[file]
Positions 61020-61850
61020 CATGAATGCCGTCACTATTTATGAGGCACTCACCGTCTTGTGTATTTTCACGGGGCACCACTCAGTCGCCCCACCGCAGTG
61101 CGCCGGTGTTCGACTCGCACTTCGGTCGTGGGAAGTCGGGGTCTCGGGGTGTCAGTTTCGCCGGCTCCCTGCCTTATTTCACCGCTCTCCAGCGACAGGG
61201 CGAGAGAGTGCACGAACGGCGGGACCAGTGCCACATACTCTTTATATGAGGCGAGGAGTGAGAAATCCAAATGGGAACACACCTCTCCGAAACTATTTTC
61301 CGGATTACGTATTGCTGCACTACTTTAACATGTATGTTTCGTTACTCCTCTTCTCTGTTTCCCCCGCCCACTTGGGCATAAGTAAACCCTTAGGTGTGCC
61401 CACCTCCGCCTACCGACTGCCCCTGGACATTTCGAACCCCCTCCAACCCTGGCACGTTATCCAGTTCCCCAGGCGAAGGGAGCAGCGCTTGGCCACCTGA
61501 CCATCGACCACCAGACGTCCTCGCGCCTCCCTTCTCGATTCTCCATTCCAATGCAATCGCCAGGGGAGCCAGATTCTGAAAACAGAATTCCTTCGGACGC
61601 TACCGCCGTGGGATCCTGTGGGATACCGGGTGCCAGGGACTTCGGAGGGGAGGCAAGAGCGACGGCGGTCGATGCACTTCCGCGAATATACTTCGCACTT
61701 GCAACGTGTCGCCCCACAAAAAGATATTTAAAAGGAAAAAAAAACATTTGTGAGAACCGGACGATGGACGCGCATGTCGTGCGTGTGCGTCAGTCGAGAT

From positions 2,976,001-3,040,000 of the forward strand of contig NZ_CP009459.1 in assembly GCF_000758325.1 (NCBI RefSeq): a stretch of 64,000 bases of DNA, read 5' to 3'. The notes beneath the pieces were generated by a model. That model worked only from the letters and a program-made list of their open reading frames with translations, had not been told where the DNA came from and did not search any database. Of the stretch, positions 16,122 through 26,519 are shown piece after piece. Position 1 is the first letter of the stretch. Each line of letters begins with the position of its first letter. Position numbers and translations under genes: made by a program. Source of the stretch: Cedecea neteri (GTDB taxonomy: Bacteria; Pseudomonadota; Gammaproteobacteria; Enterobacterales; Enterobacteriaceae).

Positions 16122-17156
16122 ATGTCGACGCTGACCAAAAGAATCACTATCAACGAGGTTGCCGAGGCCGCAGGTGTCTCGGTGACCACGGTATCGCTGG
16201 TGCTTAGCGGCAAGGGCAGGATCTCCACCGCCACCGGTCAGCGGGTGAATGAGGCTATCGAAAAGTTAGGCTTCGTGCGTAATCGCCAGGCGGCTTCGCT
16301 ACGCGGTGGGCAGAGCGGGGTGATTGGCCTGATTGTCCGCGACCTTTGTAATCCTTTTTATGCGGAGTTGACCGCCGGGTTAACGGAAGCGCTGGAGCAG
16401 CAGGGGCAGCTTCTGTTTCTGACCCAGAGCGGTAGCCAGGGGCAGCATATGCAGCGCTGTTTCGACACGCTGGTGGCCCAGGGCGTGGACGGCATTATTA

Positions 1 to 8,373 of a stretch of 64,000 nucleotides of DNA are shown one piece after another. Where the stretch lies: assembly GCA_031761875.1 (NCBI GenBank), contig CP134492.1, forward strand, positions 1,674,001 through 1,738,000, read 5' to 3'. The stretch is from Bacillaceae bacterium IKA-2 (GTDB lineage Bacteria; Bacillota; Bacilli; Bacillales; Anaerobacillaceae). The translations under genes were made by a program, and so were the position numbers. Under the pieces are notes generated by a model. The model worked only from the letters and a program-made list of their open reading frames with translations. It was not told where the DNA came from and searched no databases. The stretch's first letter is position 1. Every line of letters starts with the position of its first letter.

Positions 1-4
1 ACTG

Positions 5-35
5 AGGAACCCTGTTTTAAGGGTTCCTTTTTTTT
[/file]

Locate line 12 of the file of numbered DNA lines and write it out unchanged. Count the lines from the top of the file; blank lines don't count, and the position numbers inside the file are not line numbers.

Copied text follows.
16122 ATGTCGACGCTGACCAAAAGAATCACTATCAACGAGGTTGCCGAGGCCGCAGGTGTCTCGGTGACCACGGTATCGCTGG